Monday, August 15, 2016

Review: The Siren

The Siren

Kiera Cass

January 26, 2016
Years ago, Kahlen was rescued from drowning by the Ocean. To repay her debt, she has served as a Siren ever since, using her voice to lure countless strangers to their deaths. Though a single word from Kahlen can kill, she can’t resist spending her days on land, watching ordinary people and longing for the day when she will be able to speak and laugh and live freely among them again.

Kahlen is resigned to finishing her sentence in solitude…until she meets Akinli. Handsome, caring, and kind, Akinli is everything Kahlen ever dreamed of. And though she can’t talk to him, they soon forge a connection neither of them can deny…and Kahlen doesn’t want to.

Falling in love with a human breaks all the Ocean’s rules, and if the Ocean discovers Kahlen’s feelings, she’ll be forced to leave Akinli for good. But for the first time in a lifetime of following the rules, Kahlen is determined to follow her heart. - from Goodreads
I have mixed feelings about this book. On one hand, I appreciate the mythology and characters, but on the other, I have issues with some of the relationships.

When Kahlen meets Akinli, it is insta-love.  It's a little odd that after just a few hours, she is ready to change her life completely for him.  Of course, her biggest dream in life is to be a bride/wife, but I can almost understand that, as Kahlen was born in the 1920s; I think it is more a product of the culture she was raised in.  However, I was hoping that by experiencing the gamut of the 20th century and seeing how far women have come, especially professionally, she would see her potential to be even more.  A little disappointing!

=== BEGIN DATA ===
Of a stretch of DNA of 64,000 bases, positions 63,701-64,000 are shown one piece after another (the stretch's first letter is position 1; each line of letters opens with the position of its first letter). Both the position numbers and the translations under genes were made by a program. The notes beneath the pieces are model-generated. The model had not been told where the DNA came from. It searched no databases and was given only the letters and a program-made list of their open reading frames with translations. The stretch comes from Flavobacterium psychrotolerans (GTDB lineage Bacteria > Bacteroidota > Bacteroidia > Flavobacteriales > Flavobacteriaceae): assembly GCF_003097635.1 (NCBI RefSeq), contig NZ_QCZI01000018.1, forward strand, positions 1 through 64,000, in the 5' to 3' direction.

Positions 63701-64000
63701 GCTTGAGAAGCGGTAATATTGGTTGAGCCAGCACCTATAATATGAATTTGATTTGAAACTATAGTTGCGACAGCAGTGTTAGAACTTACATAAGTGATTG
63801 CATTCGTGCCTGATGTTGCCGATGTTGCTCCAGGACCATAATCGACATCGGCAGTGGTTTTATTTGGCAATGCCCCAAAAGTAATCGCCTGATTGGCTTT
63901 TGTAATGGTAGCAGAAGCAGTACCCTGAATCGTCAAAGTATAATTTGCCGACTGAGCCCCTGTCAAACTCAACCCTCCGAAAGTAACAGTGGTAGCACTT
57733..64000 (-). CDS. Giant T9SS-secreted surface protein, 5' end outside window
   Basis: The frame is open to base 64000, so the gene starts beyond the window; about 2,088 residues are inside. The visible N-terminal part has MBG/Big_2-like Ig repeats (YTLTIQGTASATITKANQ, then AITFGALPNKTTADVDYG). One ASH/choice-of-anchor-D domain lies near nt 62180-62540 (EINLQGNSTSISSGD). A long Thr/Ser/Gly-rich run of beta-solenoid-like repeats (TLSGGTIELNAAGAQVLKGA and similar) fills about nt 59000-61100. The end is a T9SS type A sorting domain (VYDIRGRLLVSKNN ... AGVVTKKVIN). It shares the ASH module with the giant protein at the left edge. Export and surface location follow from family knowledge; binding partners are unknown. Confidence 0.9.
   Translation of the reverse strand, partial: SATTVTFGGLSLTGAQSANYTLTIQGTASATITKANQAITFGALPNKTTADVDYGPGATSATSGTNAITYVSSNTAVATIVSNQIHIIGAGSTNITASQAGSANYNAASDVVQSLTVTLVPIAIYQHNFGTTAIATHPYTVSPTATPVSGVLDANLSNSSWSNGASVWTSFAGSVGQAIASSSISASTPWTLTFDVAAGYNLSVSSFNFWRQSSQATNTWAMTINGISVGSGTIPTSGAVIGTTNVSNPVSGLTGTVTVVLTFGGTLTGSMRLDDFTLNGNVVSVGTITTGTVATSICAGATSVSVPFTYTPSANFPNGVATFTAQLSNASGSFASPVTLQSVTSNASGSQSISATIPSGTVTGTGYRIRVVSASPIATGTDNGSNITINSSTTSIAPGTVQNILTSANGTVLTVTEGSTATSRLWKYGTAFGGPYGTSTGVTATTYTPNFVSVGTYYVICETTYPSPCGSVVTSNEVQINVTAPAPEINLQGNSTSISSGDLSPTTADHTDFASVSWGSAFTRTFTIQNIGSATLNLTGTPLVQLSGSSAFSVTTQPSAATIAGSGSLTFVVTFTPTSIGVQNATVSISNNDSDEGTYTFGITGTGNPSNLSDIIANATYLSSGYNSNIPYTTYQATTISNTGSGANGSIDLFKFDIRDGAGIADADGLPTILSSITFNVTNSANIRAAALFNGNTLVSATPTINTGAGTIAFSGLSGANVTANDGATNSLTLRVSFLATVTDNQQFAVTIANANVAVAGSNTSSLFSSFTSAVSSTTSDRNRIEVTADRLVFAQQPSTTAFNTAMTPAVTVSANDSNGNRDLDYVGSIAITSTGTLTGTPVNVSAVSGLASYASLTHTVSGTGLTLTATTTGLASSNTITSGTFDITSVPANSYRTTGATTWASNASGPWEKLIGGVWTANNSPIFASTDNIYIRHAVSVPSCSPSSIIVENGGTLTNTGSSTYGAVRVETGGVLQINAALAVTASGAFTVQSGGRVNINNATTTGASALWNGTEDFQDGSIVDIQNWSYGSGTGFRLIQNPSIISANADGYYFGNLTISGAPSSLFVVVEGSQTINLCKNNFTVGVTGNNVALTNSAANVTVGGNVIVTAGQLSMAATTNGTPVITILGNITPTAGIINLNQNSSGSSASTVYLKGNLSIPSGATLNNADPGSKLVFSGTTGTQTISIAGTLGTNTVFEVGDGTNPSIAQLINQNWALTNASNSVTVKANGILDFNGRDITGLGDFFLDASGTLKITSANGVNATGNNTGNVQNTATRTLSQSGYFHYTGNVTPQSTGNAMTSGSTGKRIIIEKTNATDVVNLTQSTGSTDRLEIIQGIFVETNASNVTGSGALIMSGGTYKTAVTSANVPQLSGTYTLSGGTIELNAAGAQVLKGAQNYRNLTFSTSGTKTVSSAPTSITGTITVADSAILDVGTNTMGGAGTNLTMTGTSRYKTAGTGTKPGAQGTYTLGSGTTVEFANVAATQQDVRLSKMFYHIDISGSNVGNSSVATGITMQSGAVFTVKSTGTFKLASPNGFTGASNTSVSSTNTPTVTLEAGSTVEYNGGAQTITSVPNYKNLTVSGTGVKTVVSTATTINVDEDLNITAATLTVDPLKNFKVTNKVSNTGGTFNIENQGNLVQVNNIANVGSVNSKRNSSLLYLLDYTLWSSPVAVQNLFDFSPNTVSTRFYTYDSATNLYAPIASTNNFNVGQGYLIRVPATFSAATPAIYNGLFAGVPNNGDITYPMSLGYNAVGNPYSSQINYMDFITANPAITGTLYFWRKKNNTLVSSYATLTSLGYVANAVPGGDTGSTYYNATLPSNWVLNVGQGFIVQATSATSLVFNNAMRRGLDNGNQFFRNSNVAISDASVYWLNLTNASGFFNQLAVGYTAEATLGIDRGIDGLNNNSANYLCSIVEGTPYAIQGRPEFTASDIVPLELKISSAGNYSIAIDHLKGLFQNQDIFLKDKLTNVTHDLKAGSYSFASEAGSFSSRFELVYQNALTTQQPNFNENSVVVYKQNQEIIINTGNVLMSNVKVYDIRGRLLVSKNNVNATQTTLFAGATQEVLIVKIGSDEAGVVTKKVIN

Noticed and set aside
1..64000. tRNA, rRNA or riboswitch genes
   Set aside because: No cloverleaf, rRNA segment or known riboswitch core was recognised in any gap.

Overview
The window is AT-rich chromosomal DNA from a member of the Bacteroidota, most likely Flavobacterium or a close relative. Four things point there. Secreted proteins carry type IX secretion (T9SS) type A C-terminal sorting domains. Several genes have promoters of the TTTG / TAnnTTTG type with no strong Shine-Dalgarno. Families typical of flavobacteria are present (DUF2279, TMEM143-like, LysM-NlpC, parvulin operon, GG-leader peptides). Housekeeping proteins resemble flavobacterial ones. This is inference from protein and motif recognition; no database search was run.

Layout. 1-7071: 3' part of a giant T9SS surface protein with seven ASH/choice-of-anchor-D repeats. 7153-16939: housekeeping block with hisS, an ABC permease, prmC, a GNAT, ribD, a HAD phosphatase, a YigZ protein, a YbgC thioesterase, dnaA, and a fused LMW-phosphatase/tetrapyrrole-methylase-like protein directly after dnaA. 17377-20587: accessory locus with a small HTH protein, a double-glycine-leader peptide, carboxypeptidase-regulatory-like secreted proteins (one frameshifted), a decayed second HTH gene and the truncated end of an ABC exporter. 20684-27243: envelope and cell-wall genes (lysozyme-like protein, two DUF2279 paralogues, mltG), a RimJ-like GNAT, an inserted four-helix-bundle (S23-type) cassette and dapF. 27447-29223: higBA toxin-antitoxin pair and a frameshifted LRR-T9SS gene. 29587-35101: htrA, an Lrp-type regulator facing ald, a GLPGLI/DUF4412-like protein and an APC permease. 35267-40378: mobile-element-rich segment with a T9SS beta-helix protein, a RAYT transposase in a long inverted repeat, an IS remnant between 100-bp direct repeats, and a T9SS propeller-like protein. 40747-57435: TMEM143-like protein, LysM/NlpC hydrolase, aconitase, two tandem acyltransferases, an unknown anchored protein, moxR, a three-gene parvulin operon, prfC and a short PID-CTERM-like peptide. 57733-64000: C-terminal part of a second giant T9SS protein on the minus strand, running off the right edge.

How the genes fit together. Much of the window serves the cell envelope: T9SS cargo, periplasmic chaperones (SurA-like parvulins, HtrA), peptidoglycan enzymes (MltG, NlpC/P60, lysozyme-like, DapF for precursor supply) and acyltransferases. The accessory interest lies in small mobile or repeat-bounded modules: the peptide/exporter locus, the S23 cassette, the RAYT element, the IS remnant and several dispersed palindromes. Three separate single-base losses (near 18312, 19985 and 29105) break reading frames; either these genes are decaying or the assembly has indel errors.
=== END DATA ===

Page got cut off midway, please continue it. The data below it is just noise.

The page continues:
Another relationship I had issues with was between Kahlen and the Ocean.  It is kind of a mother-daughter relationship; Kahlen loves the Ocean and always wants to make Her proud.  I'm not sure why Kahlen loves the Ocean so much.  Yes, she had a choice to become a Siren, but the Ocean leaves her with only the vaguest memories of her previous life, sentences her to 100 years of luring people to their deaths, and when her time is completed, will spit her out into the world with no memory of what she's been doing for the last 100 years!  Doesn't seem like a very loving relationship.

Despite these issues, there were still some things I enjoyed about the book.  I liked the modern take on the Siren mythology.  I always pictured Sirens as living in the ocean, but these girls live on land when they're not sinking ships.  They sell their artwork online, go to clubs, visit the library - as long as they stay silent, they can interact with other people.  I also liked the deep friendships between the Siren sisters.  They really trusted and loved one another, and they helped each other adapt to their unique lifestyle.

2.5 stars - An ok read if you don't overanalyze it!

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